Posted by: Ian | June 5, 2012

How hills and fatigue affect cycling performance

It can be hard when you look at the stats from a bunch of your cycling activities to know which rides were the good ones. Hills, weather, wind speed, fitness and fatigue all have an impact on average speed, not to mention the bike, wheels and so forth. Of all of these factors, the one that you know from Physics is bound to have a major impact is the degree of hilliness (assuming you’re not only riding on the flat). Isolating this as an explanatory variable for both how hard a ride is, as measured by heart rate, and how fast you ride is quite easy to do…

Over the past three days I’ve ridden, along with my friend Joerg, the Tour of Wessex. I’ll post more on this later but for now it provides a good dataset for looking at the impact of hills. The three days were respectively 106, 118 and 112 miles long and had (according to my Garmin) 5,800, 6,500 and 8,100 feet of ascent. I set my Garmin 800 up to give me a split every mile. Looking at the data later on Garmin Connect, I can see my average speed and heart rate over each mile. I can also work out the average gradient by simply subtracting the feet of descent from the feet of ascent and dividing by the number of feet in a mile. This, in effect, implements gradient smoothing since it makes a mile that goes up and then down a steep hill look the same, gradient-wise, as a flat mile – but that’s okay for my purposes.

Over the three days of the Wessex I can then graph my speed as a function of gradient:

On the first two days (red and green lines) speed drops essentially linearly as gradient increases, and increases linearly as the gradient gets more negative (downhill). On day three (the blue line) the relationship is still linear at gentle gradients but becomes non-linear on both steep uphills and downhills. On the downhills this is because there were a number of severe descents on day three on which I resorted to the brakes. The uphill end is also explained by looking at the difference between more or less severe hills. For example, take the three blue dots in the bottom right box of the Day 3 chart. The two that are grouped together reflect me cycling up the very steady gradient of Porlock Hill at 10 mph. In contrast, the solitary dot at the far bottom right is me struggling up the start of the traversal across Exmoor – at 7 mph – shortly afterwards. This starts with a 25% ramp, then the gradient chops and changes in short bursts until the descent into Exford. Here it’s much harder to keep up a good speed, despite the average gradient being similar.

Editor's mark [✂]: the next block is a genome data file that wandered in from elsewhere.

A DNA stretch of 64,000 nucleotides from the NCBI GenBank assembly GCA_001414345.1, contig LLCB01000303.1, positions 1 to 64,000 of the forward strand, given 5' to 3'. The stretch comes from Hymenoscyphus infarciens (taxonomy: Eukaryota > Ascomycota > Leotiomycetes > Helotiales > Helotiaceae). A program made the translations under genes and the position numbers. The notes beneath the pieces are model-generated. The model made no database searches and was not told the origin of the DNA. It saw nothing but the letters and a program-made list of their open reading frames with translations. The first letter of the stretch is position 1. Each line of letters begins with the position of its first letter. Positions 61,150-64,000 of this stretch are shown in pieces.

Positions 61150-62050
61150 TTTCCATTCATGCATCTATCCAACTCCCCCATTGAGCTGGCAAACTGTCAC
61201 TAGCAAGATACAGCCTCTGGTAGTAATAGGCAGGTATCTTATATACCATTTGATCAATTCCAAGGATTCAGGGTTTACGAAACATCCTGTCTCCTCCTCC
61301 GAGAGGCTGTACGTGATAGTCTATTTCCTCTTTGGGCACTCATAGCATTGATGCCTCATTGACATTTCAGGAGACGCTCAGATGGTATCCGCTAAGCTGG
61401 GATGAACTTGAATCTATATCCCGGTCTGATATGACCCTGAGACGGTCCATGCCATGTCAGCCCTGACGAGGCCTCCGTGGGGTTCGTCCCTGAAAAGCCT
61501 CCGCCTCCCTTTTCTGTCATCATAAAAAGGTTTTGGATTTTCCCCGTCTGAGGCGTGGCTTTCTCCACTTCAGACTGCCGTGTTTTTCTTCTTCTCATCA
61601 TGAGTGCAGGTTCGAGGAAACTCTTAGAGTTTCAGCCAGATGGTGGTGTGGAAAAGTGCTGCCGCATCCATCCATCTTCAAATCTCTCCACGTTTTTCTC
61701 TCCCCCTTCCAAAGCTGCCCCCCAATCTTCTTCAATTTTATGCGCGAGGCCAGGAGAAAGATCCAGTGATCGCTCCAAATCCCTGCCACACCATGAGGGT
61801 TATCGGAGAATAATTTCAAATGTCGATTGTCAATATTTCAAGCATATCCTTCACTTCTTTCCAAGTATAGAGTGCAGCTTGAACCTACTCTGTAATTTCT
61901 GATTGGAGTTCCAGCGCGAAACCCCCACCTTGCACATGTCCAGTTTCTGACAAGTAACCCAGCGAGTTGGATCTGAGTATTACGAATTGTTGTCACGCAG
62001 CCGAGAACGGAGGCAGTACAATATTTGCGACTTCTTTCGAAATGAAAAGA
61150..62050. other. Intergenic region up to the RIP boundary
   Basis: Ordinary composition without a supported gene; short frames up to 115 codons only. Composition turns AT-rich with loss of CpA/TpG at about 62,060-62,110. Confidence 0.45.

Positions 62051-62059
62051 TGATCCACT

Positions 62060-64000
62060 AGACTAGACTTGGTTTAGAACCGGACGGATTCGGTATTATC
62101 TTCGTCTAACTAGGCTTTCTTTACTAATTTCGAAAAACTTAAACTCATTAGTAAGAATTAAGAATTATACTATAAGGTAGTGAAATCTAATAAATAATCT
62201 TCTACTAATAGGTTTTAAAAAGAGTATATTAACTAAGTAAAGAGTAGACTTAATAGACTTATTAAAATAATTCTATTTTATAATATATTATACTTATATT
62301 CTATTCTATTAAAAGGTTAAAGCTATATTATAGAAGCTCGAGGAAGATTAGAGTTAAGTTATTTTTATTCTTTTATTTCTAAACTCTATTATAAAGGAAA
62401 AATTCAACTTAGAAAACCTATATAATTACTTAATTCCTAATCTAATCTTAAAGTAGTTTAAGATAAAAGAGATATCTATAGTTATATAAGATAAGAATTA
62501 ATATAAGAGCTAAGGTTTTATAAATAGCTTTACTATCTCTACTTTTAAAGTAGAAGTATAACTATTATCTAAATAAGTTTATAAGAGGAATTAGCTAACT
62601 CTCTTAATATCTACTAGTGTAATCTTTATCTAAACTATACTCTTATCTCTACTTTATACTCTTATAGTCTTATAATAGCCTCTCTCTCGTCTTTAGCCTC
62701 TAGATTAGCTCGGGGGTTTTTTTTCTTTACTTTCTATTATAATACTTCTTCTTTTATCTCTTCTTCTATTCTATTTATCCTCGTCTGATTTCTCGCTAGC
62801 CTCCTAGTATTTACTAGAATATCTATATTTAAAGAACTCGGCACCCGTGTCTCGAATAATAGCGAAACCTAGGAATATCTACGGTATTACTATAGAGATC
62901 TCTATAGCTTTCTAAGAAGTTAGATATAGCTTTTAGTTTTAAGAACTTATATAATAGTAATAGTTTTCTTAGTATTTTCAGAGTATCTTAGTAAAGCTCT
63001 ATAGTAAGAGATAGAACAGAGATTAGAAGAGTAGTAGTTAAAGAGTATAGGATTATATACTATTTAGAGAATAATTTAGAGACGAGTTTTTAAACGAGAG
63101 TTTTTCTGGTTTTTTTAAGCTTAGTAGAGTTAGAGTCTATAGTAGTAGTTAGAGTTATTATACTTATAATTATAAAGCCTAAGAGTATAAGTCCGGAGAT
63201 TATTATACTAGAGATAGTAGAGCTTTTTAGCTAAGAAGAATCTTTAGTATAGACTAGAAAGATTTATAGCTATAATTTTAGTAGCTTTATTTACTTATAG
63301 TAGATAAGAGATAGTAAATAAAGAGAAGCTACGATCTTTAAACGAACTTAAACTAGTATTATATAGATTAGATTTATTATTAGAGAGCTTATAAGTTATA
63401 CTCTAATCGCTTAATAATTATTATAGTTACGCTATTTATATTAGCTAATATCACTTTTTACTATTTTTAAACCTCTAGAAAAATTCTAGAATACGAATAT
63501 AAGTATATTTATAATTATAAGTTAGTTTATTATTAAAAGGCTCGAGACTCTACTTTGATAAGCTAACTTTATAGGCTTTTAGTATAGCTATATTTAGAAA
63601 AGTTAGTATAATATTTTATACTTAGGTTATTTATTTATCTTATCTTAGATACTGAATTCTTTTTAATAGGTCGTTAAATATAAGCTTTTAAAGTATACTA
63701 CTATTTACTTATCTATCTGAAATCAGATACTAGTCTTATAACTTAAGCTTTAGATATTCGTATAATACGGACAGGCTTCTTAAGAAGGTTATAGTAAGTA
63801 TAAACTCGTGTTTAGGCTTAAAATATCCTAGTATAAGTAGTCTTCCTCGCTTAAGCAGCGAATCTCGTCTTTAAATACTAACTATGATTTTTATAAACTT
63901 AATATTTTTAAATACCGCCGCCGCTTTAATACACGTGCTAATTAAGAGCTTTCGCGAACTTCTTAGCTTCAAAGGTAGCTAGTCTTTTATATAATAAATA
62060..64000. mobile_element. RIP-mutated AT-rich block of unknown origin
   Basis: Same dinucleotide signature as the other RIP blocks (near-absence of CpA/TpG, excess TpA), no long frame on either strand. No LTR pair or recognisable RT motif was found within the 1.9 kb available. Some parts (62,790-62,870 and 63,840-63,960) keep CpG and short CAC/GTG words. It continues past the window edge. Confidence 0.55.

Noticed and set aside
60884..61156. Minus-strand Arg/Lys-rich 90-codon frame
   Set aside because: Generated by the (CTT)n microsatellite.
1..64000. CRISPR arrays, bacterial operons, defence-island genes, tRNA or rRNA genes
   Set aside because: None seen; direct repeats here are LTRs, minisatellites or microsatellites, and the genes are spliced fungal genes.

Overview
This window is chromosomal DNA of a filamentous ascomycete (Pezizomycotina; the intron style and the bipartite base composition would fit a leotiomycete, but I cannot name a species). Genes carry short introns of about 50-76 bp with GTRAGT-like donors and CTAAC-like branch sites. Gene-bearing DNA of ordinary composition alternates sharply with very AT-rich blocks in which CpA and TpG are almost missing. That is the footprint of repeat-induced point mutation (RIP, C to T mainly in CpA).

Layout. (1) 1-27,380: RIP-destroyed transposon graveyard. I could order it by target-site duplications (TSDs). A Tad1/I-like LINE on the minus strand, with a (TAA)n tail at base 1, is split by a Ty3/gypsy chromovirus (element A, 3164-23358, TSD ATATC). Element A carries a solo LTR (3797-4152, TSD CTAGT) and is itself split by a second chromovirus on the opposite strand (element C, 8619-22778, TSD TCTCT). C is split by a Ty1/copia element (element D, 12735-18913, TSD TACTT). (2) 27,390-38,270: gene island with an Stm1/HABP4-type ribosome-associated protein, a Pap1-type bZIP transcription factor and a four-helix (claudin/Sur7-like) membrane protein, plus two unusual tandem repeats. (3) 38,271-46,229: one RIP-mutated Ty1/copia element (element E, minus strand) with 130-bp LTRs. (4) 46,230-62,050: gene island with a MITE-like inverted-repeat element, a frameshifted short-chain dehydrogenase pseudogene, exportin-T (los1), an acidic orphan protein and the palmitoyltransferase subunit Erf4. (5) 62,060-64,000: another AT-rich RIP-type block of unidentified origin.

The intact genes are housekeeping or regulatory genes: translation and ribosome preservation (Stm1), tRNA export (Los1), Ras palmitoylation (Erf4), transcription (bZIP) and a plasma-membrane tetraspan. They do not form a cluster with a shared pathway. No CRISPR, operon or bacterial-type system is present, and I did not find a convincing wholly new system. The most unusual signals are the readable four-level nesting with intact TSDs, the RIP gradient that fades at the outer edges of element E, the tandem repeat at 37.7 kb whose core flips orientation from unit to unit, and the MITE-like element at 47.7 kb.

Apart from this bimodal behaviour at the extremes of gradient, the function is linear. The intercept of the best line fit gives a speed on the flat for the ride. Over the three days this was 18.6, 18.2 and 17.0 mph respectively. I believe this to be a better measure to use than simple average speed for comparing different events, so long as they are of reasonable distance.

As well as looking at the effect of gradient on speed, it’s equally possible to look at its impact on heart rate. Using the same methodology over the same three days of the Wessex but here overlaying them on one chart gives this:

The effect of fatigue is clear. Again, a straight line gives a good fit in each case. In each of the three days the impact of a one degree increase/decrease in gradient is to raise/lower heart rate by around 3 bpm, which is consistent with previous long rides. However, the implied average heart rate on the flat fell from 149 bpm on day 1 to 139 bpm on day 2 and then 133 on day 3.

If I run the same analysis for park loops – 10 miles flat out round Regent’s Park – I get very different numbers. Here, my implied heart rate on the flat last time was 166 bpm, with a 6 bpm penalty/saving for each 1% change in gradient. This reflects the fact that in this (shorter) activity I’m on the limit all the time.

Joerg points out that it might be faster overall to target a flatter Heart Rate/Gradient curve for long rides. From experience, this is what I tend to do if I ride with a power meter. On the uphills I can see that I’m often putting down an exceptional number of Watts, for me: perhaps I’d be wise to get into a low gear and spin it more. In contrast, on the flats I can see that the power readings can get anaemic as I ease off. Quite probably it would be smarter to even out the power, and hence the heart rate, on long rides generally.

This is analysis anyone with a Garmin or equivalent device can quite easily run using only free software. I find it interesting and possibly even useful.

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Responses

  1. Interesting stuff. My average speeds were 18.1, 17.9 & 16.8 mph over the 3 days so ties in with your stats. Looking forward to reading your write ups. I’ve blogged on day 1 but have mostly impersonated a vegetable today! 😉

    • Thanks. This methodology doesn’t necessarily give a “flat” speed equal to your average speed, even on a circular ride, and you were actually faster than us. (Our averages were 17.4 mph for each of the first two days and 15.7 mph on day three.) Nice riding! I read and enjoyed your bikevcar day 1 blog earlier and it should prompt me to do mine – but like you, I’m doing very little today other than enjoying being at home when it’s raining outside.


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